When Jim and Georgia Thompson of Minnetonka, Minnesota, learned of Dean Kathy Farrell’s vision to establish six endowed chairs at the College of Business, they decided to fund a $2.5 million matching gift. By doing so, they created meaningful partnerships and faculty support, and elevated the stature of the College of Business.
“It was clear faculty support was paramount for the college to take the next big step in the educational journey. That prompted us to be helpful and we had seen the matching element of our gift work at other places,” explained Jim.
The Nebraska Business Strategic Plan finalized last spring incorporated a mission-focused goal on research and discovery. A strategic initiative to help achieve it involved funding additional faculty support through six endowed chairs at $1 million each, which would nearly double the number of endowed chairs at the College of Business. The annual income generated through a $1 million endowed chair provides faculty funding for competitive salaries and research.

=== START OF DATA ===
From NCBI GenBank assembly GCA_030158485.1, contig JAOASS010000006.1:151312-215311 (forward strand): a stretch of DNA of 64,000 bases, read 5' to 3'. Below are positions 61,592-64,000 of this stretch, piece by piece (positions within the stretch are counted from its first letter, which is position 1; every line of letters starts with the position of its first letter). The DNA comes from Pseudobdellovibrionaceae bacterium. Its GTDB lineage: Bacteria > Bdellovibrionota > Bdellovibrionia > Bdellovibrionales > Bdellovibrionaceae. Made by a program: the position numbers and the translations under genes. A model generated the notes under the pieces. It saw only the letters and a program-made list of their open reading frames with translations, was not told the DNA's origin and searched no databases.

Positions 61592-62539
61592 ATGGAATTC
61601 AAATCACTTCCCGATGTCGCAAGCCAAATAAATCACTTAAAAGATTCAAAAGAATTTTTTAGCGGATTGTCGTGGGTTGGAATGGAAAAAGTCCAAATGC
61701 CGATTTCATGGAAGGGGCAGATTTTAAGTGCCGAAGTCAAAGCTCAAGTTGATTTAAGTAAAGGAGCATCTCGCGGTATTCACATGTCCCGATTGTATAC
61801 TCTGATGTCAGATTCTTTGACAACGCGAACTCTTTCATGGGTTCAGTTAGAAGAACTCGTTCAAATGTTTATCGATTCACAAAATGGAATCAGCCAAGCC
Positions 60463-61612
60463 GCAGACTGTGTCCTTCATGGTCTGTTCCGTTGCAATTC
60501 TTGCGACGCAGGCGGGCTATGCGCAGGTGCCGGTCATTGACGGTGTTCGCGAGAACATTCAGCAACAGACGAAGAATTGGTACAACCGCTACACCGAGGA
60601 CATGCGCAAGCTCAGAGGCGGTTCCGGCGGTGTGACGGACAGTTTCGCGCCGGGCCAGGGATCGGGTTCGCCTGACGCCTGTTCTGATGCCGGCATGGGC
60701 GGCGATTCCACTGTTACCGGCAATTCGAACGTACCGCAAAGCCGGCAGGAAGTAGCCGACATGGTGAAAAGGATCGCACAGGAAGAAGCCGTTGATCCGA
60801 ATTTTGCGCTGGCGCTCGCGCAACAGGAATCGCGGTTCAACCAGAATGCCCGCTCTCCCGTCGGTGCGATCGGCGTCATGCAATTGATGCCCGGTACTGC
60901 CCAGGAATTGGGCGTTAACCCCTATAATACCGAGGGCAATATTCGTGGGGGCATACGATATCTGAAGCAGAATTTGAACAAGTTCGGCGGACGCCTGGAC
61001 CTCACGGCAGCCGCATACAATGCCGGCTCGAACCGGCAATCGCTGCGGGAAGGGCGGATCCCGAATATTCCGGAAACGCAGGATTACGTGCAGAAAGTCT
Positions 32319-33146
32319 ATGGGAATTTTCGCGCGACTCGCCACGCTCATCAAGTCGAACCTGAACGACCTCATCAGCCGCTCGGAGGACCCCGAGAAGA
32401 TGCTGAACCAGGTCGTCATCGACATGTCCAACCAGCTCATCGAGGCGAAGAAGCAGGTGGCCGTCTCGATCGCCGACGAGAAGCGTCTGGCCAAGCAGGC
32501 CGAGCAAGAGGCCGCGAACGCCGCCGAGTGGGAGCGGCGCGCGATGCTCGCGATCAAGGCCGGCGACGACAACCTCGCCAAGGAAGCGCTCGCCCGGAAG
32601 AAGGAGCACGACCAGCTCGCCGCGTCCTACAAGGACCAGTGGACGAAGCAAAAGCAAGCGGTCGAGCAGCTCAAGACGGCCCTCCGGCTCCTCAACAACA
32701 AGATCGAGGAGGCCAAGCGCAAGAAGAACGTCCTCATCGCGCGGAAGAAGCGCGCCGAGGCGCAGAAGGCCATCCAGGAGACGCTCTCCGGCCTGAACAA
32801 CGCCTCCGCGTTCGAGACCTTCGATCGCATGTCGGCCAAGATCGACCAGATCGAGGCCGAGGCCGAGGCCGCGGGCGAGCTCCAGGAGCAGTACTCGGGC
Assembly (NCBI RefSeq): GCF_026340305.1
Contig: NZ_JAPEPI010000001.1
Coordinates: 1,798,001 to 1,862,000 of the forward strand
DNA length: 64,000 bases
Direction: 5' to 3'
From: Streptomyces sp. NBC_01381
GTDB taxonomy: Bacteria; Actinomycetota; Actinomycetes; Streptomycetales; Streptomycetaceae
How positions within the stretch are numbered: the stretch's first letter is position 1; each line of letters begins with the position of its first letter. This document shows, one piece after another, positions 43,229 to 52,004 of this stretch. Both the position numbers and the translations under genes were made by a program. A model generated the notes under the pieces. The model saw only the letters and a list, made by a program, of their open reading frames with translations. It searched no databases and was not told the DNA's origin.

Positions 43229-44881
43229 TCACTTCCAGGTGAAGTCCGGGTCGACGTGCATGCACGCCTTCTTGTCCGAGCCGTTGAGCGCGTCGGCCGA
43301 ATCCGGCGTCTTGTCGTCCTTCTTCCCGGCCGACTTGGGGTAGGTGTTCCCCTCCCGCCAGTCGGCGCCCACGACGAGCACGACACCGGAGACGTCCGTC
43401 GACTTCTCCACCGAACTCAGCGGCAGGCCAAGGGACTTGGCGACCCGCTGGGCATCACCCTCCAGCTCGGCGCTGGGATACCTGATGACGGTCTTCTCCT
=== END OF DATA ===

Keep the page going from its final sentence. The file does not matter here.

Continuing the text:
The Thompsons’ gift provided $500,000 toward each of five chairs to be paired with matching donors who would fund the other half to reach a million per chair. An added benefit, the Thompsons allowed the matching donors to name the endowed chair they helped fund. This name then becomes the title of the faculty member hired as the endowed chair.
“We knew a matching gift creates more excitement for giving as people want to meet that match and have an opportunity to give. It moves along at a much faster pace,” Georgia said.
As forecasted, finding partners for the Thompson’s gift happened quickly. Currently, four of the five matching gifts are funded and named.
They include: Alice M. Dittman Chair of Banking and Finance, Cynthia Hardin Milligan Chair of Business, Van Horne Family Endowed Chair (matching funds provided by J.E. Van Horne), and Steve and Jennifer David Family Chair in Business.
“We are grateful for the insight and generosity of Jim and Georgia Thompson. Through their thoughtful support of five endowed chairs, they’ve helped us take the next important leap in leading the future of business,” Dean Kathy Farrell said. “We need additional partners for the fifth matching gift and also for our sixth endowed chair to meet our strategic initiative for faculty support.”
In October, the Thompsons and the matching gift supporters met. Sharing stories solidified their connection.
“We knew a gift would be important from us in a direct sense, but building a school is about a community,” Jim said. “We've created a community of givers who are able to watch this school benefit from the gift and be part of it.”